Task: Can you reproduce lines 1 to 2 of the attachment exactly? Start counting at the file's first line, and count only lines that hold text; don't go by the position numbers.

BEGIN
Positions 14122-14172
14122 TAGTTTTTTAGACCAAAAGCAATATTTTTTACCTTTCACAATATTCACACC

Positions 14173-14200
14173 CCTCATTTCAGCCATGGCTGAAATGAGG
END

Positions 14122-14172
14122 TAGTTTTTTAGACCAAAAGCAATATTTTTTACCTTTCACAATATTCACACC